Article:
Tuesday, February 4, 2014

Chris Marie Green

Chris Marie Green is the author of Only the Good Die Young, the first book in the Jensen Murphy, Ghost for Hire series from Penguin/Roc, which features a fun-loving spirit from the ’80s. She also wrote the urban fantasy Vampire Babylon series from Ace Books as well as The She Code, a “geek lit”/chick lit/new adult hybrid with comic book art work by Billy Martinez of Neko Press Comics.

Last month I asked the author about what she was reading. Green's reply:
It seems I went through a bit of a dark time lately.

I went on a Gillian Flynn jag. I had read Gone Girl last year and loved Flynn’s wordsmithing abilities. She knows how to use details to paint a picture, and she often turns everyday things into something else entirely. She also has the guts to give us characters we won’t necessarily like as people—even the main characters! Since I do write a series that involves darkness and murder (Jensen Murphy, Ghost for Hire), I’m always looking for an author who can nail the atmosphere of a crime novel, and Flynn never disappoints.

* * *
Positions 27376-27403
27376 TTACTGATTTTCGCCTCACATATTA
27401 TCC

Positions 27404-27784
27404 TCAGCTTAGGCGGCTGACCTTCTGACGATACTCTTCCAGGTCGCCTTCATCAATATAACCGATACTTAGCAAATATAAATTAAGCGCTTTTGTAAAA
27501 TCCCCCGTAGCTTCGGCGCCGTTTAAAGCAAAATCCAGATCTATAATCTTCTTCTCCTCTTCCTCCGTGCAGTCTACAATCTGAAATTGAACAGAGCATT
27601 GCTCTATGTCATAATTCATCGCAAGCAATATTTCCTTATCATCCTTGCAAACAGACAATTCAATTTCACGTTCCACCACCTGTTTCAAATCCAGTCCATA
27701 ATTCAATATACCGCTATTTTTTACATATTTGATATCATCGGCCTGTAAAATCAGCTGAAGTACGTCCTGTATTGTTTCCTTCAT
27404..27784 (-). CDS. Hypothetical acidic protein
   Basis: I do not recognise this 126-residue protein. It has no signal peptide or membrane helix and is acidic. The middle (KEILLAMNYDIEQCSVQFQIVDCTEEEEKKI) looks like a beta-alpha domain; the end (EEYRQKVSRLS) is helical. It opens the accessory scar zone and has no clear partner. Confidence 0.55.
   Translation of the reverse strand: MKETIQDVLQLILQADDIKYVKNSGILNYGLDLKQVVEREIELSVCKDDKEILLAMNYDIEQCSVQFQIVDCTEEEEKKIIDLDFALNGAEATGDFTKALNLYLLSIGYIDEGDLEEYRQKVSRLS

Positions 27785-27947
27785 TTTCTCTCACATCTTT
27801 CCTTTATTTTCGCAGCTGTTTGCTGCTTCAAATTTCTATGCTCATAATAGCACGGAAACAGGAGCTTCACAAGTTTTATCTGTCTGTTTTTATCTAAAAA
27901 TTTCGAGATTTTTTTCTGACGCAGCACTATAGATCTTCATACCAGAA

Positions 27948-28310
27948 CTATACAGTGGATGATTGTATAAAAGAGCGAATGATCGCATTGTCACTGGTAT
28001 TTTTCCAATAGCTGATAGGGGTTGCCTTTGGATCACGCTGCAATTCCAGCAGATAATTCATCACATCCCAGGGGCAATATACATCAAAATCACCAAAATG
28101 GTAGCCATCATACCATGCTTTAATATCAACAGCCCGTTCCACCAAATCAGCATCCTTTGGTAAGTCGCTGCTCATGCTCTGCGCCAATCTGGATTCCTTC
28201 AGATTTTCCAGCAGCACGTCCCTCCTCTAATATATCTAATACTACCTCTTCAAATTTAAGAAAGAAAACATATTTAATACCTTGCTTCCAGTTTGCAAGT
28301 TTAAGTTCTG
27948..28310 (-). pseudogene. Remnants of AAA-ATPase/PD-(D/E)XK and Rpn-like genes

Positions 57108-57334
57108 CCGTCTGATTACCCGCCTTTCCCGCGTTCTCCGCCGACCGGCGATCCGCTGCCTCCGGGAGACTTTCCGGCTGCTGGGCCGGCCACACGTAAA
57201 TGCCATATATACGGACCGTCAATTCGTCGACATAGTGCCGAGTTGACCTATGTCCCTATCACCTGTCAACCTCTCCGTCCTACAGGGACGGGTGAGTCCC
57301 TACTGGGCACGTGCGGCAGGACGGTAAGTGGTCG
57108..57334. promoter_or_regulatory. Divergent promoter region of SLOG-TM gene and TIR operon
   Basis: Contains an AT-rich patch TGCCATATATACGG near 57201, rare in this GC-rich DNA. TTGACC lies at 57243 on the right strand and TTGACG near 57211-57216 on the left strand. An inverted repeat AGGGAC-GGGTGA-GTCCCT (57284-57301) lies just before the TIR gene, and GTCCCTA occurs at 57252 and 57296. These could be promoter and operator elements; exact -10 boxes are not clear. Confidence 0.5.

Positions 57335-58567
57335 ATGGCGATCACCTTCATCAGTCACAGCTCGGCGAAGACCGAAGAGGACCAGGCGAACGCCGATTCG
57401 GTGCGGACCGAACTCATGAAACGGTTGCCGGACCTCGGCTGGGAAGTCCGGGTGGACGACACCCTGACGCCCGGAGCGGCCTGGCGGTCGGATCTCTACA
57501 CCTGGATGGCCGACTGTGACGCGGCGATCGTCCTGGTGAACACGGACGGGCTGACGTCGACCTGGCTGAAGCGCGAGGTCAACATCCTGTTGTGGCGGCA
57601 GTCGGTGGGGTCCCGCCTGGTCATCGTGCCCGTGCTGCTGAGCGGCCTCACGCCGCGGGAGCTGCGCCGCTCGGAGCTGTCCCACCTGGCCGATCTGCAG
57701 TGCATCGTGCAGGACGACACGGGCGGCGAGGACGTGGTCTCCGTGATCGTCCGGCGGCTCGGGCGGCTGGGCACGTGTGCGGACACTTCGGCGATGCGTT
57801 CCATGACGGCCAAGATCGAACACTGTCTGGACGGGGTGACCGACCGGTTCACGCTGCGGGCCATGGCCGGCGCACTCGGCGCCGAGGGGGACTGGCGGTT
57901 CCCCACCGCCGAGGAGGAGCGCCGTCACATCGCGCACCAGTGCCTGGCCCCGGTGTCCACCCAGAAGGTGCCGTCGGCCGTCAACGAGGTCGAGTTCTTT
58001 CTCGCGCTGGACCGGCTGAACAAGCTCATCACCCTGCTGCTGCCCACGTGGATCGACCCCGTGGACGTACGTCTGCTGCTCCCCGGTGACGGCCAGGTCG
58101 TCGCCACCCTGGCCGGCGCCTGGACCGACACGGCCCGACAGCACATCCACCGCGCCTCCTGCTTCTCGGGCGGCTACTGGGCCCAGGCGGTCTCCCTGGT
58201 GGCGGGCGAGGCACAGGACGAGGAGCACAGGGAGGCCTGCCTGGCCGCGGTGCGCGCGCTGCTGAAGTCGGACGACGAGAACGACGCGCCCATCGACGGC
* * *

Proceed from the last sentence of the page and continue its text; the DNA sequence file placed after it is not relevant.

Having said that, I bought the audio version of Dark Places, which is about a woman whose family was slaughtered when she was a girl. She identified her brother as the culprit, but when she gets involved with a hobbyist “murder club” that likes to review details of crimes, she realizes that maybe big brother wasn’t so guilty. If I’d been holding an actual book, I would call this a page-turner, but as I was listening to the audio version, I kept finding excuses to go out and take a walk, just so I could finish. This book is not for the faint of heart, though…

Neither is Sharp Objects, which I just had to read soon afterward. (Flynn has written three books, and this is the first. They are not a series.) Talk about dark—oh, boy. This book is the lovechild of V.C. Andrews and Harper Lee, complete with gothic family dynamics and a small town with many secrets. And let’s not forget the beyond messed-up heroine. In a word: LovedIt.

A girl certainly needs to wash away all that Flynn-induced darkness at some point, though, so I bought the audio for a really excellent analysis of television shows. The Revolution Was Televised, by Alan Sepinwall, was a fantastic palette cleanser. It’s also a nerd’s fantasy, lovingly breaking down some shows that most critics consider to be part of TV’s modern golden age. Everything from The Sopranos to Friday Night Lights to Breaking Bad is talked about in an accessible, enjoyable manner; this is a keeper for sure!
Visit Chris Marie Green's website, Facebook page, and Twitter perch.

--Marshal Zeringue